After the orthodontist has examined the patient and has left the exam room, it is your time to explain to the patient what treatment is recommended. Educate patients about their orthodontic needs. Why do they need braces? There are three learning preferences: visual, auditory, and haptic (or hands-on) learning. In our practice, we appeal to all types of learners. We use a computer-animated program for visual learners. This program is a huge asset when educating patients about their problem. It explains with graphics how we plan to correct their malocclusion. For haptic learners, we use study models, a working model of the bracket, and an archwire with several brackets attached. For auditory learners, we speak plainly and clearly in phrases that patients are familiar with.

I talk directly to the patient; it is their teeth that are being evaluated. If it is a younger child, I explain it on their level. Parents will be able to follow as well. If the treatment is explained in technical terms, parents may feel reluctant to ask questions that they think are silly or make them look unintelligent about teeth. Give them the information that they need to make an educated decision. What will happen if this treatment is not done? Where will the patient be in 5, 10, or 20 years? Before closing the education part of this appointment, always ask the patient if they have any questions or concerns. Allow them to be a part of the process.


How do we get started, and what are the steps? In our office we have a new-patient folder that I send home with the parent. If one parent is not at this appointment, the folder will have the information about the orthodontist, the practice, and the treatment plan for their child. In the packet is an Initial Exam Form that identifies the malocclusion, the length of treatment and retention, the cost of the orthodontic records, the cost of the orthodontic treatment, and the three different payment options we provide.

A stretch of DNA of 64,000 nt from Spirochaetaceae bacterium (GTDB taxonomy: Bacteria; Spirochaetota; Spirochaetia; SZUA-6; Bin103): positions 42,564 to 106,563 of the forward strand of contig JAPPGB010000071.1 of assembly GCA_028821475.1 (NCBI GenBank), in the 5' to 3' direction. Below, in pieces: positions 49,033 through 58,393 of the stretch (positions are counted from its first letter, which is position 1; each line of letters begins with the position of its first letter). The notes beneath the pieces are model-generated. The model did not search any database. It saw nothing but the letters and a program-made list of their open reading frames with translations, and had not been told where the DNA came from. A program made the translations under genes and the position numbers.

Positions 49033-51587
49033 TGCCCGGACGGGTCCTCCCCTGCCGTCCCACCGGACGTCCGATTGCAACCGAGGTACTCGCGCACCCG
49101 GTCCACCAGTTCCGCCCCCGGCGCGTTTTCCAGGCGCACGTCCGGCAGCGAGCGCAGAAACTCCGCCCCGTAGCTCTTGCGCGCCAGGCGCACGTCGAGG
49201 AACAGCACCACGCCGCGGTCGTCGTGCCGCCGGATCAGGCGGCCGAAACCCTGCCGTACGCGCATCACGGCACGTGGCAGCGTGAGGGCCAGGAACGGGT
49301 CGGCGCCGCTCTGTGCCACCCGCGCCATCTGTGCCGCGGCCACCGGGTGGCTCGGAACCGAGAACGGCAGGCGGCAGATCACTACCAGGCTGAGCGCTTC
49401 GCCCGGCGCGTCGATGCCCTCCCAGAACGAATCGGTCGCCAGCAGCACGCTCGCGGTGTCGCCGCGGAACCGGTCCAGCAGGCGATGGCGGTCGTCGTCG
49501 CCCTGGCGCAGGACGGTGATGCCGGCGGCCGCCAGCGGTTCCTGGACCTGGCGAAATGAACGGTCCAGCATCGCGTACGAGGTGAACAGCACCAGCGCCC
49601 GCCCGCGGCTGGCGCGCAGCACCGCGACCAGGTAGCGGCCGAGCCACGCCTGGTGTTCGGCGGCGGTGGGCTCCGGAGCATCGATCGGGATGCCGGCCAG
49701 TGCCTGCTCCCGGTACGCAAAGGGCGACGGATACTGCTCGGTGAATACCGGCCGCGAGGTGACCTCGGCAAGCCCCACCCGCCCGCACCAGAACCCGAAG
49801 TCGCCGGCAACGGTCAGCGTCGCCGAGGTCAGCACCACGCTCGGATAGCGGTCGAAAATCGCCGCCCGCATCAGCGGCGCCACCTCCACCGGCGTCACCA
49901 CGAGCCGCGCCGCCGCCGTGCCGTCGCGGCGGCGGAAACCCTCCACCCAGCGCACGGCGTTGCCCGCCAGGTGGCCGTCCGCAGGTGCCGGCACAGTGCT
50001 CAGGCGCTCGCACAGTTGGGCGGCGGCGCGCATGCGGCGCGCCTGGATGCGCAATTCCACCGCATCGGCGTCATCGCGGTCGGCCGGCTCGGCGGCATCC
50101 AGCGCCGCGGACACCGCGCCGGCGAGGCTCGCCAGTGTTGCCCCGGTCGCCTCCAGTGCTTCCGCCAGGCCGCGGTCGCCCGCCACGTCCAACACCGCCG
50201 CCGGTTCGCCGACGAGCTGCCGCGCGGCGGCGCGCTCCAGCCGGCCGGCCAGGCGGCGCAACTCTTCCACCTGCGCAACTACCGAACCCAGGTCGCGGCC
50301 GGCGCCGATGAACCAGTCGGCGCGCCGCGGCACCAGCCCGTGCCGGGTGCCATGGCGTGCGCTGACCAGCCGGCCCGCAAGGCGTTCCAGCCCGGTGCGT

This is the most delicate time of the new-patient visit. The parent is most vulnerable because you are asking for two of their most valuable assets: money and time. I have heard in different seminars over the years how to use “soft pressure” to give parents one appointment time or one payment option so that you fill the needs of the office. I have heard people recommend insinuating that treatment needs to start immediately when time is not, in fact, an issue. This, to me, is using improper influence and strategies to get others to do what you want. This shows insincerity and is manipulative. I believe these sales tactics will be easily recognized and resented by parents. It is important to present your practice with professionalism, integrity, and honesty. It will be appreciated.

I always offer the records appointment on the same day of the initial exam. If that is not accepted, I ask, “When would be more convenient?” and schedule that time. Most of our patients accept a banding consult/banding appointment. We make it easy to start, with morning or afternoon appointments available.

Sometimes money is an issue and treatment needs to be postponed until after tax time or when insurance starts in January. If this is the case, I put the patient in recall and contact them the month before they intend to start to schedule the banding appointment.

In short, a TC’s job is to:

  • relate to patients in a way that builds trust;
  • listen to their concerns with regard;
  • educate them about what the orthodontist is recommending; and
  • initiate the patient into your practice by giving attention to their needs.

As a TC, you know the job is complete when you guide the new patient into becoming a part of the practice, where together as a team, doctor, patient, and staff have the common goal to build patients’ self-esteem and confidence by creating a beautiful smile that they can be proud of all of their life.

Edwina Wood has been working in orthodontics for 24 years. She started as a treatment assistant, spent 2 years as a lab technician, and has been a treatment coordinator for the past 9 years for Harwell and Harwell Orthodontics in Amarillo, Tex. She can be reached at